Commentary

Wage Gap for Working Mothers May Cost Billions

Monday, July 3, 2000

New studies indicate that while wage gaps between women and men in entry-level jobs are slight, working mothers are paid 70 cents for every dollar that men receive. For childless women, the gap is 10 cents on the dollar.

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Co-Author Caryl Rivers

Recently, the conservative American Enterprise Institute announced the virtual death of the gender gap in wages--citing entry-level figures. At that level, women make 98 percent of what men do. But the institute failed to announce that it was only comparing the salaries of young workers.

Moreover, new research indicates that another ominous crevice may be opening.

The "mommy gap."

Today, the gap in hourly wages between women with and without children is greater than the gap between men and women.

While the hourly wages of women without children are roughly 90 percent of men's hourly wages, the comparable figure for women with children is 70 percent.

When hourly wages of new employees are compared, the gender gap is very narrow. But by the age when most women begin having children, the birth of these kids penalizes women by roughly 20 percent. Among mothers, those who have more than one child, or who are black, or single, pay an even larger family penalty than married white women with only one child.

This mommy gap has come to light through new, sophisticated research on the gender gap, including the work of Jane Waldfogel at Columbia University.

This new gender gap in wages takes a huge toll on American families. Noted economist Heidi Hartmann and her colleagues report that American families lose a staggering $200 billion annually to the wage gap--an average loss of more than $4,000 each for working women's families every year.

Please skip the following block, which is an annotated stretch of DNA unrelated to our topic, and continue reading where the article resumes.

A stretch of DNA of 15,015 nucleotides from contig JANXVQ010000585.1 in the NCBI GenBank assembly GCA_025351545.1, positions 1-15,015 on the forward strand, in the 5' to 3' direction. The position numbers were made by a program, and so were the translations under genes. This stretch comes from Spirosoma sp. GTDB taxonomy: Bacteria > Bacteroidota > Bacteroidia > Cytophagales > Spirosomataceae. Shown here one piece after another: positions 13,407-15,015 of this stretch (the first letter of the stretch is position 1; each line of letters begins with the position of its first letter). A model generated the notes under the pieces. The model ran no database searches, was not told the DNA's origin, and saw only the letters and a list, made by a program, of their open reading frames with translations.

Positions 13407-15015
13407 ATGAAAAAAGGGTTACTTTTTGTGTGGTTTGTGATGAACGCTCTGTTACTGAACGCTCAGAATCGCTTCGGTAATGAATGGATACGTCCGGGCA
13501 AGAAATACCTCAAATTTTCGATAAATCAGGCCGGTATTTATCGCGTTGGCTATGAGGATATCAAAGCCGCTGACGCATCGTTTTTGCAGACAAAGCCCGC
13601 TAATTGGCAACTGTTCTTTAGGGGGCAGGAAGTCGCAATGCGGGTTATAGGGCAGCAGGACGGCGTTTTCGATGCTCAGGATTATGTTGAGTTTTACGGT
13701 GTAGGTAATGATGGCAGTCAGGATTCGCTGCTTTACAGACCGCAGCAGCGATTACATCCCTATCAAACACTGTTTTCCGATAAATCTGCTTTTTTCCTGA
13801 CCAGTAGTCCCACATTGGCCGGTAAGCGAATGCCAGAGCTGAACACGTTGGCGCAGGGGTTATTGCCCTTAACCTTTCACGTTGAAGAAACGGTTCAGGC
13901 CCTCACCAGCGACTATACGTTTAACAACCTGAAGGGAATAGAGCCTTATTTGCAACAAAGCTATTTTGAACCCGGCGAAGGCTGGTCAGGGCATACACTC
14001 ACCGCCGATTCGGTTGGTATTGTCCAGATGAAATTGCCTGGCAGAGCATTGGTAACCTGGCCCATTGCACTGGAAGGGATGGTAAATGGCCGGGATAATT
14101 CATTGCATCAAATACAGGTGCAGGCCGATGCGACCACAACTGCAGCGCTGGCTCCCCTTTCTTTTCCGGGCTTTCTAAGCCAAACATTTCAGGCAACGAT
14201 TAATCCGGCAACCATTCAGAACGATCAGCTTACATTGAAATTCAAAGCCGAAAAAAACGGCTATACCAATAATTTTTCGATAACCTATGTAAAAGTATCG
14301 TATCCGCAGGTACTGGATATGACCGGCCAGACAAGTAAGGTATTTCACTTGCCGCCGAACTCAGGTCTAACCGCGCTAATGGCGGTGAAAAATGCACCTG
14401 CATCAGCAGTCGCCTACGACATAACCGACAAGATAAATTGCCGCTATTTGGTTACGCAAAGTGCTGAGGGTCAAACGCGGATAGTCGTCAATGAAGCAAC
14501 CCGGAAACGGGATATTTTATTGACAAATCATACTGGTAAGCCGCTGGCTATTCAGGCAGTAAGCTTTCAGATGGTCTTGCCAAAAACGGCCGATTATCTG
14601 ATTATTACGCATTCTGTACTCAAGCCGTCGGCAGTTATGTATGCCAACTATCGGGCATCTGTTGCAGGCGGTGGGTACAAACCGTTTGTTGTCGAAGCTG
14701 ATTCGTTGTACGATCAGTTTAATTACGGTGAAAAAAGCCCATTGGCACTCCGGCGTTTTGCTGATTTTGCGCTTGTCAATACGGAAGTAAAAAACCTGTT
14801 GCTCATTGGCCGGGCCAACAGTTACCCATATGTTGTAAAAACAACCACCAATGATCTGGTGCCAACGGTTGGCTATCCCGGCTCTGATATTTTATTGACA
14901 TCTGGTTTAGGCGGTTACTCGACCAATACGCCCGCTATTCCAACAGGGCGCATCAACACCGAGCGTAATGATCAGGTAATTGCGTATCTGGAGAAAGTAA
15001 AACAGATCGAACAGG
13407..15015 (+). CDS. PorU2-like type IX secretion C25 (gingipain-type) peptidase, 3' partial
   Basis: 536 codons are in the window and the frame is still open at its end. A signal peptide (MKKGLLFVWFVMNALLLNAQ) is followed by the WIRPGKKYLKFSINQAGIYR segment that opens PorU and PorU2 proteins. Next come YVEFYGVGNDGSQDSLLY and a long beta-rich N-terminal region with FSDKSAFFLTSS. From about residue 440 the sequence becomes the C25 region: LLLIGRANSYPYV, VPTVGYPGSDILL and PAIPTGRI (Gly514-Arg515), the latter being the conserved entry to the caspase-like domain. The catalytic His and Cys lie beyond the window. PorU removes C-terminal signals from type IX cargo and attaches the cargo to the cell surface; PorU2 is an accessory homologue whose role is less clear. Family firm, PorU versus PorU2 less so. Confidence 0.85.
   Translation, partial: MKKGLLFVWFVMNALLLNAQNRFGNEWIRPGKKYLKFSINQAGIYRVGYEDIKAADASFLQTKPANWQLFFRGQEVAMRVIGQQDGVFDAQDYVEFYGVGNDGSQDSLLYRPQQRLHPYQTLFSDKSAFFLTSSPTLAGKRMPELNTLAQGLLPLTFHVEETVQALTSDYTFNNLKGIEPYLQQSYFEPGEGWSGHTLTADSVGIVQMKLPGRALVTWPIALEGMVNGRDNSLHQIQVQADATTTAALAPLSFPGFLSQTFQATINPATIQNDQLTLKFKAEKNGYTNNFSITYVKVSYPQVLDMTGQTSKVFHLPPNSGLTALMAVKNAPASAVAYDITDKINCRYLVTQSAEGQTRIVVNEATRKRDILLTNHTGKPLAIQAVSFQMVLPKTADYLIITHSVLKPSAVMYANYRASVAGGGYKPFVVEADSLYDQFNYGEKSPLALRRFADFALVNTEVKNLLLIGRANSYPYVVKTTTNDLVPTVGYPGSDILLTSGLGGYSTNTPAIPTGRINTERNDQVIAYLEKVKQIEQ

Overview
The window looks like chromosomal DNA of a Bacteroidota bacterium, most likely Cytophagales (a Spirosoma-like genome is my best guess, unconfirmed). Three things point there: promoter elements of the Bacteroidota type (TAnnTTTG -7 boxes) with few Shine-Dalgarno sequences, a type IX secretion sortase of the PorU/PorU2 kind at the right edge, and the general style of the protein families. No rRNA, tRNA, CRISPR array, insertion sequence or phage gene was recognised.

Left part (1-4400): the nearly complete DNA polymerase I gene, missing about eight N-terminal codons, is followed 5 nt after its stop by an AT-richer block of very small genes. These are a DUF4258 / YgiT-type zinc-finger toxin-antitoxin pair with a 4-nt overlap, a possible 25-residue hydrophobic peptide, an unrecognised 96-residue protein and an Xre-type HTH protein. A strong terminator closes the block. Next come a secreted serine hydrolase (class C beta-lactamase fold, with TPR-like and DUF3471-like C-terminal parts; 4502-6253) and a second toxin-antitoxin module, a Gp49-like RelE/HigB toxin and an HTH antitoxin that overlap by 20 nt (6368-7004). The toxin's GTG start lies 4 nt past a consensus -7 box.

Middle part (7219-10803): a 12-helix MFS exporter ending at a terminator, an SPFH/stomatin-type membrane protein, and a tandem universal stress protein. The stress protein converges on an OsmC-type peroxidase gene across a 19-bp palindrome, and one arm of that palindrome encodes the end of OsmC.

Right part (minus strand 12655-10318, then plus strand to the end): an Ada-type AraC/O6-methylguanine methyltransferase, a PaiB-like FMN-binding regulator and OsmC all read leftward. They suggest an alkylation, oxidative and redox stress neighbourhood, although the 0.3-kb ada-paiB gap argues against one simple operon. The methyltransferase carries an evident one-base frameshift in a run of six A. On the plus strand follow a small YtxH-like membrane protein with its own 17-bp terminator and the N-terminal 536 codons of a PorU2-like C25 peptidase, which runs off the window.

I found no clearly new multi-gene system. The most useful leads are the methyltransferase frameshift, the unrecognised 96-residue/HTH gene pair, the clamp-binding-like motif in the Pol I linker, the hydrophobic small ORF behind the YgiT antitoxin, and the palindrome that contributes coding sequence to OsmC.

This mommy gap is going to affect a huge number of women, researchers note.

For example, as of 1996, 56.6 percent of all children had mothers in the labor force, as did 68.4 percent of children 6 through 17. For the latter group, 75 percent of mothers are working full time. The overwhelming majority of women with kids of all ages are working full time.

And while we as a society give lip service to support for working families, the true picture is grim.

A new study of 11,815 managers by researchers at the City University of New York found that leaves of absence were associated with fewer promotions and smaller salary increases. And since 89 percent of the managers taking leaves were women, there is a consistent pattern of women slipping further behind.

For those who argue that women belong at home, while men do the breadwinning, the trends in men's employment are not encouraging.

Men's wages have been stagnant or declining for two decades, and the life-long, well-paid industrial job that was so common 30 years ago is rapidly vanishing. And since more companies than ever before are down-sizing (615,000 pink slips in l998, more than the previous high in 1993), families that depend on one income could fall into financial chaos.

New figures on longevity illustrate how the gap will affect women in the long term.

The National Center for Health Statistics says that the life expectancy of the average woman at birth today is eighty years. That number is expected to jump to 83 for babies born in the year 2010. (Some demographers have even estimated that one in three white baby girls born today will live for a century.) And for women who survive to age 65, the chances are that they will live for another 19.5 years.

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